Consider this scenario: You’ve stumbled across an awesome-looking wire skillet rack marked “Griswold” at a flea market or antique store. You’re thrilled because the price is $40, and you’ve seen Griswold racks sell on eBay for more than $100 (in fact, an authentic Griswold rack just sold for $500 at auction!)
Reproduction Griswold Racks
Before you spend any of your hard-earned cash, you need to determine whether the rack you are considering is an authentic rack made by Griswold or a reproduction made by Colonial Tin Works.
In around 2004 Colonial Tin Works reproduced the Griswold racks. They were billed as an “outstanding reproduction” and were sold wholesale for $14.90 for two racks.
Fantasy Pieces vs. Reproductions
I’ve written before about the danger of so-called “fantasy pieces.” A fantasy piece can be loosely defined as an item produced by a company or person that is a reproduction of an authentic piece and the maker doesn’t advertise it as authentic. The danger, of course, is that when the piece changes hands, it may be billed as authentic and an unsuspecting buyer can be taken.
In this instance, Colonial Tin Works clearly billed the rack as an “outstanding reproduction of a rare Griswold fry pan display.” It thus could be considered a “fantasy piece.” However, as with the Griswold “silver pup” scandal, the reproduction rack consistently pops up for sale and is billed as an authentic Griswold rack. While it began as a “fantasy piece,” unknowing buyers (and presumably sellers) don’t realize that the piece is not authentic, and it is bought and sold as an authentic Griswold rack.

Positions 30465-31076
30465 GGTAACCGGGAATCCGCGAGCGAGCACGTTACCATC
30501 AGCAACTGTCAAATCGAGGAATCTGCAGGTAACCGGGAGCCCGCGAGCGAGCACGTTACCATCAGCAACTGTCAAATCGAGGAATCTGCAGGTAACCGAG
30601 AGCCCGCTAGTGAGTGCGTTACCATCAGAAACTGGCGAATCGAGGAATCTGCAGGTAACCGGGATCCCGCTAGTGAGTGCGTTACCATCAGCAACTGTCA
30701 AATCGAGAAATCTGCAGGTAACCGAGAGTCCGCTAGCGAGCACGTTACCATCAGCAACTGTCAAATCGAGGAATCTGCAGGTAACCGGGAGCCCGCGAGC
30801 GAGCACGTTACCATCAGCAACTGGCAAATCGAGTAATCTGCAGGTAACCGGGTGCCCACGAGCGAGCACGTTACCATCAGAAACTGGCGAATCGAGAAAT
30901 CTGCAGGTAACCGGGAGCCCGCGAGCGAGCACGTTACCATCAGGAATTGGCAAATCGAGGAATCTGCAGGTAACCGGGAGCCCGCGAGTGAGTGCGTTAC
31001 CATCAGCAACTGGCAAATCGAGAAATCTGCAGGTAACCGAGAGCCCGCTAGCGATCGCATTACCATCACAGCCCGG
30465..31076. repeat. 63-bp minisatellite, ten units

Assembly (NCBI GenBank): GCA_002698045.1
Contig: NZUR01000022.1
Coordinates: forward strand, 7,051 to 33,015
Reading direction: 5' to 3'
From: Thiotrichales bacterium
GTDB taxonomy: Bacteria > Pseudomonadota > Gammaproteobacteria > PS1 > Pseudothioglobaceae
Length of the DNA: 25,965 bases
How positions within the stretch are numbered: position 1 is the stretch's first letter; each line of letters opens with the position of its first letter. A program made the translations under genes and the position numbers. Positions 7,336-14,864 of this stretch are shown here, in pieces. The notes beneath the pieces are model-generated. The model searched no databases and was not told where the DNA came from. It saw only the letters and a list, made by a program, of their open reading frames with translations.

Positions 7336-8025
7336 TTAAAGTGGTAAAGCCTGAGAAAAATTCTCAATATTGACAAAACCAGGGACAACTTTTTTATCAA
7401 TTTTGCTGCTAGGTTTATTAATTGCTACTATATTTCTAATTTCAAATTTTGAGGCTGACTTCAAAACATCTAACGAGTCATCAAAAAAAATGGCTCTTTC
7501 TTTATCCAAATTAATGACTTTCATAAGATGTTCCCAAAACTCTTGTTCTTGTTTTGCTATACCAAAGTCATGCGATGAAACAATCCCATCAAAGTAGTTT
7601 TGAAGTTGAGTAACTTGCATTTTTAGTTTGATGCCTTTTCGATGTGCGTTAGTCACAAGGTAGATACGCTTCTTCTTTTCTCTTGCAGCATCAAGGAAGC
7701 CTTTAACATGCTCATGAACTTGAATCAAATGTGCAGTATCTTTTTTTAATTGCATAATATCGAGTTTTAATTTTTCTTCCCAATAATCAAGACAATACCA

Is it Authentic or a Reproduction?
How can you tell whether the rack you are examining is an authentic Griswold or one of the fantasy pieces made by Colonial Tin Works?
Authentic Griswold Rack
Reproduction Griswold Skillet Rack
It wasn’t hard to find photos of the reproduction skillet rack. A quick google search for “Griswold skillet rack” turned up plenty of reproductions.
Here are photos from a “Live Auctioneers” listing of a reproduction rack. The listing says that it sold for $200.
Here is another reproduction Griswold rack, from WorthPoint. Selling price unknown.
What to look for:
- Check the size of the rubber foot covers. Rubber foot covers are not always present on old racks, as the old rubber could of course crack and fall off. If the original rubber covers are present, however, the authentic rack has shorter black rubber covers. The reproduction racks have longer rubber covers. This is not determinative, however, as the original feet covers could have fallen off and been replaced by a prior owner.
Rubber feet on the authentic rack:
Rubber feet on reproduction rack:
- On the back of the face plate, look for “PATENT APPLD. FOR” in raised lettering, with the Griswold pattern number – 1054. The authentic rack has it; the reproduction does not.
- A magnet will stick to the nameplate on the authentic rack. A magnet will not stick to the nameplate of the reproduction.
cross barson the reproductions have “globs” at each end where they attach. These globs are not present on an authentic Griswold rack.
Authentic Griswold rack:
And there you have it. With your newfound expertise in telling a reproduction Griswold rack from an authentic one, you’ll be a savvy shopper!